In a world where the sky is increasingly cluttered with satellites, the Federal Aviation Administration (FAA) has recently raised alarms about the potential dangers posed by falling debris from SpaceX’s Starlink satellites. The FAA’s report, which has stirred a significant amount of controversy, suggests that these low-Earth orbit objects could, by 2035, fall and cause injury or even fatalities. Should Starlink RV aka Roam users be concerned that the service could be impacted?
Could Starlink satellites kill people?
In an article titled “FAA Says Starlink Satellites Could Kill People, SpaceX Shoots Back”, Jalopnik.com examines the FAA’s concerns in detail. According to the FAA, Starlink represents more than 85% of the expected risk to people on the ground and aviation from falling debris. The administration is particularly concerned about the satellites de-orbiting and falling to Earth, potentially causing catastrophic damage. (It is noteworthy that to date, despite more than two hundred Starlink satellites de-orbiting and reentering the atmosphere, not a single person, animal, or insect [that we know of] has been harmed.)
However, Starlink parent SpaceX has vehemently disputed these claims. In a rebuttal highlighted in the Arstechnica.com article titled “SpaceX Says FAA is wrong about Starlink satellite debris falling to Earth,” SpaceX asserts that the FAA’s claims are unfounded and that their satellites are designed to fully burn up in the atmosphere upon re-entry, negating any risk of harm.
The debate between the FAA and SpaceX underscores the broader issue of space debris and the potential hazards associated with the increasing number of objects in Earth’s orbit. It also seems to underscore the belief that the FAA is trying to play out of its league with regard to space travel.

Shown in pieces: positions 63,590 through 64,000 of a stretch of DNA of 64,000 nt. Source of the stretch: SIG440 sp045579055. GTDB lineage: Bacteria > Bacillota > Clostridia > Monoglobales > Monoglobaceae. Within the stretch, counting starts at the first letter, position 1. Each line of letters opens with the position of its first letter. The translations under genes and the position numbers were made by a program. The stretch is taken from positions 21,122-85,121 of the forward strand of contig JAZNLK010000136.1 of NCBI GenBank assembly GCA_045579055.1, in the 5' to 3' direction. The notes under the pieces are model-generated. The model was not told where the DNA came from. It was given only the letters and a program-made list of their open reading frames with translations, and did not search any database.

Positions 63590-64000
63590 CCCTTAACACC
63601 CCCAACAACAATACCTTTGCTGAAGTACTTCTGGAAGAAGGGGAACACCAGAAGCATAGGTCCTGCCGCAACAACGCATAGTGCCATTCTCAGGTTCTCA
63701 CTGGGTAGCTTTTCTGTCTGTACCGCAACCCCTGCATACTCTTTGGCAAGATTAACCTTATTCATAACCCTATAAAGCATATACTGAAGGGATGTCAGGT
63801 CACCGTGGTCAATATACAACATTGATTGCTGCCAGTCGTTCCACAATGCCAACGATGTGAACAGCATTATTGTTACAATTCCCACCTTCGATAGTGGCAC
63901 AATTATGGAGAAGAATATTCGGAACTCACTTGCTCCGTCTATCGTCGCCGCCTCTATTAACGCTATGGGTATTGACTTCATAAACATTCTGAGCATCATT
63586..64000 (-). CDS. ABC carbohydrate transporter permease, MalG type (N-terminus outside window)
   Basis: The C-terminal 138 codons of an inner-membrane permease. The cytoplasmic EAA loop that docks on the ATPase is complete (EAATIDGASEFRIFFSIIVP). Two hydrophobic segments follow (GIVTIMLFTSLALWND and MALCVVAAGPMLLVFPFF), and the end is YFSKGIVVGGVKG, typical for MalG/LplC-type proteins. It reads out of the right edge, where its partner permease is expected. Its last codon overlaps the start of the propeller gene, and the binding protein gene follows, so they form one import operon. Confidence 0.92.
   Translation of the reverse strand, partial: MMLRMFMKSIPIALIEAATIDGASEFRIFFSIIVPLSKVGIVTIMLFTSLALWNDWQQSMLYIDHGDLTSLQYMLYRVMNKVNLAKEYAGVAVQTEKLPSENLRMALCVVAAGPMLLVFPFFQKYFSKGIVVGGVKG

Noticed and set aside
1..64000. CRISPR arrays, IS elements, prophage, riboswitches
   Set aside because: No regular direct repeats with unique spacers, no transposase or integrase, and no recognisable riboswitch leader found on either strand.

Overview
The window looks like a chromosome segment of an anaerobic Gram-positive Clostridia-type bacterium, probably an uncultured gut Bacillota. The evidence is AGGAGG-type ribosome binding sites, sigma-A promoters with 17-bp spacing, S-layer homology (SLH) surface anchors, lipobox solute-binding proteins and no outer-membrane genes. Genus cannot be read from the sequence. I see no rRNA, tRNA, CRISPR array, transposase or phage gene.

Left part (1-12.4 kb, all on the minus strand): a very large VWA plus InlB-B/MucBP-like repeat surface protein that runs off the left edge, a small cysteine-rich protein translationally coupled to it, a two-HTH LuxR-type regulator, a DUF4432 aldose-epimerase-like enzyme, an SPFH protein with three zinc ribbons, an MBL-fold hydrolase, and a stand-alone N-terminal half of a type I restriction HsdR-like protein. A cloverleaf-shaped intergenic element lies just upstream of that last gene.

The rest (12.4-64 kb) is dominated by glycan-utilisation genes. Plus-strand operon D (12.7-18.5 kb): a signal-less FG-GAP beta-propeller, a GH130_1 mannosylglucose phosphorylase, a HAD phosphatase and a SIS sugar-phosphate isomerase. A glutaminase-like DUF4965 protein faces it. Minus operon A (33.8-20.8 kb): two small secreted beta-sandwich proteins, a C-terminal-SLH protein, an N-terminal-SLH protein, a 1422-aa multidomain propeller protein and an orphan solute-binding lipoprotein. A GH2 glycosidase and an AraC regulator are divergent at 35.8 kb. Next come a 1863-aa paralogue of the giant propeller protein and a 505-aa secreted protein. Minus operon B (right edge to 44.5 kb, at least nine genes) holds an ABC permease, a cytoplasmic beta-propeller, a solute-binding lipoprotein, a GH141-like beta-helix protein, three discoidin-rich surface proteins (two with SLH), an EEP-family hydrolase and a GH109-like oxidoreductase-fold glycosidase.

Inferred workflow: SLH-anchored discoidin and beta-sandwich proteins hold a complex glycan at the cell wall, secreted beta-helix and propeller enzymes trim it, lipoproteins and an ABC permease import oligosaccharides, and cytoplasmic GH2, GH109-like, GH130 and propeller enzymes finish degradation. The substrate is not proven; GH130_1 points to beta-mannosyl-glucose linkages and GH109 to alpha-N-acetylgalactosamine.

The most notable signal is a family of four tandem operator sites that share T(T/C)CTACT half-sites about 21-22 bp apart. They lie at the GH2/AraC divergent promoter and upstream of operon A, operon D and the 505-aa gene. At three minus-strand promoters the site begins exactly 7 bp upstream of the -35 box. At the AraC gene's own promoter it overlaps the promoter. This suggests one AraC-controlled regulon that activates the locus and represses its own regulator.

For RVers, this controversy is of particular interest
The promise of Starlink’s satellite internet service offers the potential for unprecedented connectivity on the road. The ability to access reliable internet from virtually anywhere is a game-changer for both recreational and full-time RVers. Is there a real risk to the public, or to the continuing viability of the satellite broadband system?
Weighing the enormous benefits of Starlink and its nascent competitors like Amazon Kuiper with the need to ensure public safety will be a challenge in this new era of space exploration and satellite technology.
In the coming months, as the FAA and SpaceX continue to lock horns over this issue, RVers and the broader public should watch closely. We’re still in uncharted territory with commercial space operations. The need for rigorous safety protocols, transparent communication, and international cooperation has never been greater.
The Starlink project has already changed internet connectivity for RVers and remote communities. The safety concerns raised by the FAA’s report should be examined along with the other complex challenges associated with the proliferation of low-Earth orbit satellites. Going forward, all stakeholders need to be able to foster a balanced approach that prioritizes both innovation and safety. To do that, we need reliable, empirical information, not theories or suppositions based on preconceived ideas or sensational unscientific predictions.
Additional recent Starlink news:
- Amazon Kuiper first launch—Real competition for Starlink?
- Full U.S. coverage now; expanded cell phone service soon